My apologies for being so late with this follow-up to the first blog in this series. I had to do a lot of work to get our garden into shape for the spring/summer season and it went pretty slow for me this year as I am getting old and decrepit.
You might recall that I had finished coving the staves for this container on my table saw. This is only going to be a utilitarian item which will serve as a moveable 2nd leg a for wall hinged work bench and I only did the coving for my own benefit to see how it would work out for future containers. I don’t intend to round the outside as it is not necessary for it to look good for it’s use. I’m making this for my son’s hobby bicycle workshop.
The finished coving work leaves me with 13 staves in total. The roundness will not be perfect in this case as I could not get the profile I needed with my small diameter tablesaw blade without sacrificing the width of the bords. The result did come out good enough though to get an idea of what’s involved for other containers I might do in the future.
You can find a lots of articles and no doubt many Youtube videos showing how the coving is done on a table saw. This photo shows the coved staves prior to cutting the angles on the edges. See below.
Here is the bottom glued-up and marked out for cutting on the bandsaw. The inner ring is the inner diameter of the container and the outer ring is the total diameter of the bottom including the part between the rings that will be imbedded into the dados. See below.
The staves were all laid on my bench cove side down and taped all the glue vertical joints with a wide masking tape, then I made 5 crossbands of masking tape and curled the staves up to see how well it would go together. So far, so good. See below.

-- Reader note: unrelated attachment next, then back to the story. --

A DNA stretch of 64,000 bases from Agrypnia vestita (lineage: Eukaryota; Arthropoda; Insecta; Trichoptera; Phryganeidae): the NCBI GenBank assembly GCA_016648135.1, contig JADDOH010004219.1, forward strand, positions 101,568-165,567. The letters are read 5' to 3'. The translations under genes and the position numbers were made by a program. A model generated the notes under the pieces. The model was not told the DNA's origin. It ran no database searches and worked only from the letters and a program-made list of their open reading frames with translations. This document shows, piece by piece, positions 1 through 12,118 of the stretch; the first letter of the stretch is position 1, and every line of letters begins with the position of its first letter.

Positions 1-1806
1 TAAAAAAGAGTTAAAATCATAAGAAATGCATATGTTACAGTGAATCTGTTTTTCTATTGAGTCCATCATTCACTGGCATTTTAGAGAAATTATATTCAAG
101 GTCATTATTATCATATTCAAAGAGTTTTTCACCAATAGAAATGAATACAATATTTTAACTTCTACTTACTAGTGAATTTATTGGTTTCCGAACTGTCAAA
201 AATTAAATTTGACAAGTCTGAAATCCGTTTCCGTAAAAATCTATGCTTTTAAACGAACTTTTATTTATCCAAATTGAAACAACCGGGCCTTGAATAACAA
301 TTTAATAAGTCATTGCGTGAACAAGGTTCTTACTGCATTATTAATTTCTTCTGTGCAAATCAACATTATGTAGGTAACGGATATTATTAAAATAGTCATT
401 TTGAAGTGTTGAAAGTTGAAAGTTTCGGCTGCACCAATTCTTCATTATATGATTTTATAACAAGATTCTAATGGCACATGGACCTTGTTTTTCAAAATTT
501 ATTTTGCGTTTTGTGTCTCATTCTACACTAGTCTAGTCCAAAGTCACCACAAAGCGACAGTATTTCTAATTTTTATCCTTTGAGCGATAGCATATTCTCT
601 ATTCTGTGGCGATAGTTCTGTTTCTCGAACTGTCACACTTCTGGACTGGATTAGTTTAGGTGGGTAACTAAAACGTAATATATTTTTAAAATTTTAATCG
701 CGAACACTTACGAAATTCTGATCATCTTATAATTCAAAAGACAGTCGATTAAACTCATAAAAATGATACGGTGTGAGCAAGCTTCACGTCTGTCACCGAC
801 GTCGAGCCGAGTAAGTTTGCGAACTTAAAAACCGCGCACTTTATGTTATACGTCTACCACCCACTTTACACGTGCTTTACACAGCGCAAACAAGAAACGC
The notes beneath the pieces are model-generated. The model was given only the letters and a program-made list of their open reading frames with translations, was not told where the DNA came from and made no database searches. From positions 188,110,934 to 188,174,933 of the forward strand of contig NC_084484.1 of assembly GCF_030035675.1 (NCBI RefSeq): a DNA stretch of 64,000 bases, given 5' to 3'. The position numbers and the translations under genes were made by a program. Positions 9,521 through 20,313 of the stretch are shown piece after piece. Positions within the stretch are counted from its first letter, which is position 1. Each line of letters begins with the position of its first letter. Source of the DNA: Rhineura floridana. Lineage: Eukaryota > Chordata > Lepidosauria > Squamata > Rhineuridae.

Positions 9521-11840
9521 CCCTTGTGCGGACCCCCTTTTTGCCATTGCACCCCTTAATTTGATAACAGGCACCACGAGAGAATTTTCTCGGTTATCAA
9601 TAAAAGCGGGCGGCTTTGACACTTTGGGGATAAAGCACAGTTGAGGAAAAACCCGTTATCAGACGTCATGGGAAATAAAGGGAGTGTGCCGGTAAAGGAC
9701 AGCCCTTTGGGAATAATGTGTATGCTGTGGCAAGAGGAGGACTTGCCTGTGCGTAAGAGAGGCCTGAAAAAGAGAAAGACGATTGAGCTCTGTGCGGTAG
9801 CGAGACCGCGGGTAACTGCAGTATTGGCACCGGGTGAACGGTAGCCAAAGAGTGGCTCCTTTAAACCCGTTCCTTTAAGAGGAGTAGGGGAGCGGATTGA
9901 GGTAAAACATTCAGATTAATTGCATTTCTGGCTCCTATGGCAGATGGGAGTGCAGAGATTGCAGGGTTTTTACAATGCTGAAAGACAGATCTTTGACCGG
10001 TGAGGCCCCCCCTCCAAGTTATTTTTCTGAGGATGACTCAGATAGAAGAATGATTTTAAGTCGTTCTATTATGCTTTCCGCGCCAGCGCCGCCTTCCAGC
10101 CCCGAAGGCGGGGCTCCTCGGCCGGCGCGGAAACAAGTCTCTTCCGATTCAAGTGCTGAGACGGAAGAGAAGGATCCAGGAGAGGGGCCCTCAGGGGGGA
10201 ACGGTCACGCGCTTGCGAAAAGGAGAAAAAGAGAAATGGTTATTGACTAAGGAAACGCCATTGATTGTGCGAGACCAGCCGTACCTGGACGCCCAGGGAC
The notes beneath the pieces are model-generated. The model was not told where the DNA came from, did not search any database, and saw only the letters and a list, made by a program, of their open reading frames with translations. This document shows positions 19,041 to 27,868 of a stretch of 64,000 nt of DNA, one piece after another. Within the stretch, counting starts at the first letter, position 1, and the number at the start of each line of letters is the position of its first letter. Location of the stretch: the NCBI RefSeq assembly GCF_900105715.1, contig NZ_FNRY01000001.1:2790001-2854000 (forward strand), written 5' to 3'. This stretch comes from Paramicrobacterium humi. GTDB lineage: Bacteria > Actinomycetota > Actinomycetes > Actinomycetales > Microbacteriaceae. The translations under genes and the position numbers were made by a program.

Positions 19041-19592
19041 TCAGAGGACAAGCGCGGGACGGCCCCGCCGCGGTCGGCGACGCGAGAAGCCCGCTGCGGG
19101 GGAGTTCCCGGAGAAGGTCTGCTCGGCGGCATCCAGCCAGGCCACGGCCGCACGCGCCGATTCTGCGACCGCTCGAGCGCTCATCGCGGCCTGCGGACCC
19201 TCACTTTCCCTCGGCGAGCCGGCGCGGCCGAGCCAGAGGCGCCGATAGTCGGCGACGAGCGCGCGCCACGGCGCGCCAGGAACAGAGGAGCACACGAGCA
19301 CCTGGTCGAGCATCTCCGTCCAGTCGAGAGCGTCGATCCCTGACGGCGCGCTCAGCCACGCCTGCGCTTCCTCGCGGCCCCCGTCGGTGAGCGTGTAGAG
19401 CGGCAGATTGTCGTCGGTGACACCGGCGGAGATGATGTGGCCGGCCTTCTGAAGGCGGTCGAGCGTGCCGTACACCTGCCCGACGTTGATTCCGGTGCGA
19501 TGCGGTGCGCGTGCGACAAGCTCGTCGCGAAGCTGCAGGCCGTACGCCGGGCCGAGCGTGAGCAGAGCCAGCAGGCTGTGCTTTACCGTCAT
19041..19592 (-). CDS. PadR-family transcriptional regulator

Next, the still taped staves were laid on the bench, cove side up this time, and the dado lines marked for the bottom and then cut lightly with a knife. See below.
The dado outline cuts were deepened with my shoulder knife. This long handled shop-made knife gives incredible leverage without much effort. My reason for doing the dados by hand was to get an even dado deepness throughout the curve of the coves. I didn’t feel that it was worth the time to rig some way to do this with a machine as it would have been way too time consuming compared to the 2 hours it took to complete the job with hand tools. See below.
A flat chisel with the bevel side down was used to remove the waste next to the upper and lower lines. The last photo shows the bevel up for removing the waste in the middle, but I used the bevel down for most of that work too. See below.
This photo shows how I managed to work comfortably at the front edge of the bench by letting each stave drop over the edge after it’s dado was finished. This also made it easy to remove the chips and dust that accumulated in the glue joint during the chiseling work. See below.
And lastly, the finished dados. You might notice that I went all the way through on one of them. I did this to remind you not to make the same mistake! See below.
The next installment will be the dry fit and the gluing. I hope you will not be expecting anything of beauty to result. thanks for reading.
-- Mike, an American living in Norway.